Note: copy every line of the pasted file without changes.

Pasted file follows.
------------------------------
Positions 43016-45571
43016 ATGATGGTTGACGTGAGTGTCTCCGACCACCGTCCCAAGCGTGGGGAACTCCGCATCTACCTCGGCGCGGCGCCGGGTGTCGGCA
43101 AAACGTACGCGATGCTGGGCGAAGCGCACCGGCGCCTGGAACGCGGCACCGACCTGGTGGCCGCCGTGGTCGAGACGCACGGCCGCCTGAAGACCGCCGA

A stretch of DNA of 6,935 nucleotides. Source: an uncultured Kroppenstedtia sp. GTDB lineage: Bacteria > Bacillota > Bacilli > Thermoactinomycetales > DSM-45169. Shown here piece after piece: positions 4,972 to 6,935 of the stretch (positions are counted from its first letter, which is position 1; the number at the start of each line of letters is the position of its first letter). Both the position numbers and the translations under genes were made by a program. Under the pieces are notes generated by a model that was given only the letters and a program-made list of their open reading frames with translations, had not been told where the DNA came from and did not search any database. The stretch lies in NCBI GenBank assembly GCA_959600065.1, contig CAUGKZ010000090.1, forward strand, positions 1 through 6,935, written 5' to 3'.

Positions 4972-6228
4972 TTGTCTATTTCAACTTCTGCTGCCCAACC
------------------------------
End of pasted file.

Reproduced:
Positions 43016-45571
43016 ATGATGGTTGACGTGAGTGTCTCCGACCACCGTCCCAAGCGTGGGGAACTCCGCATCTACCTCGGCGCGGCGCCGGGTGTCGGCA
43101 AAACGTACGCGATGCTGGGCGAAGCGCACCGGCGCCTGGAACGCGGCACCGACCTGGTGGCCGCCGTGGTCGAGACGCACGGCCGCCTGAAGACCGCCGA

A stretch of DNA of 6,935 nucleotides. Source: an uncultured Kroppenstedtia sp. GTDB lineage: Bacteria > Bacillota > Bacilli > Thermoactinomycetales > DSM-45169. Shown here piece after piece: positions 4,972 to 6,935 of the stretch (positions are counted from its first letter, which is position 1; the number at the start of each line of letters is the position of its first letter). Both the position numbers and the translations under genes were made by a program. Under the pieces are notes generated by a model that was given only the letters and a program-made list of their open reading frames with translations, had not been told where the DNA came from and did not search any database. The stretch lies in NCBI GenBank assembly GCA_959600065.1, contig CAUGKZ010000090.1, forward strand, positions 1 through 6,935, written 5' to 3'.

Positions 4972-6228
4972 TTGTCTATTTCAACTTCTGCTGCCCAACC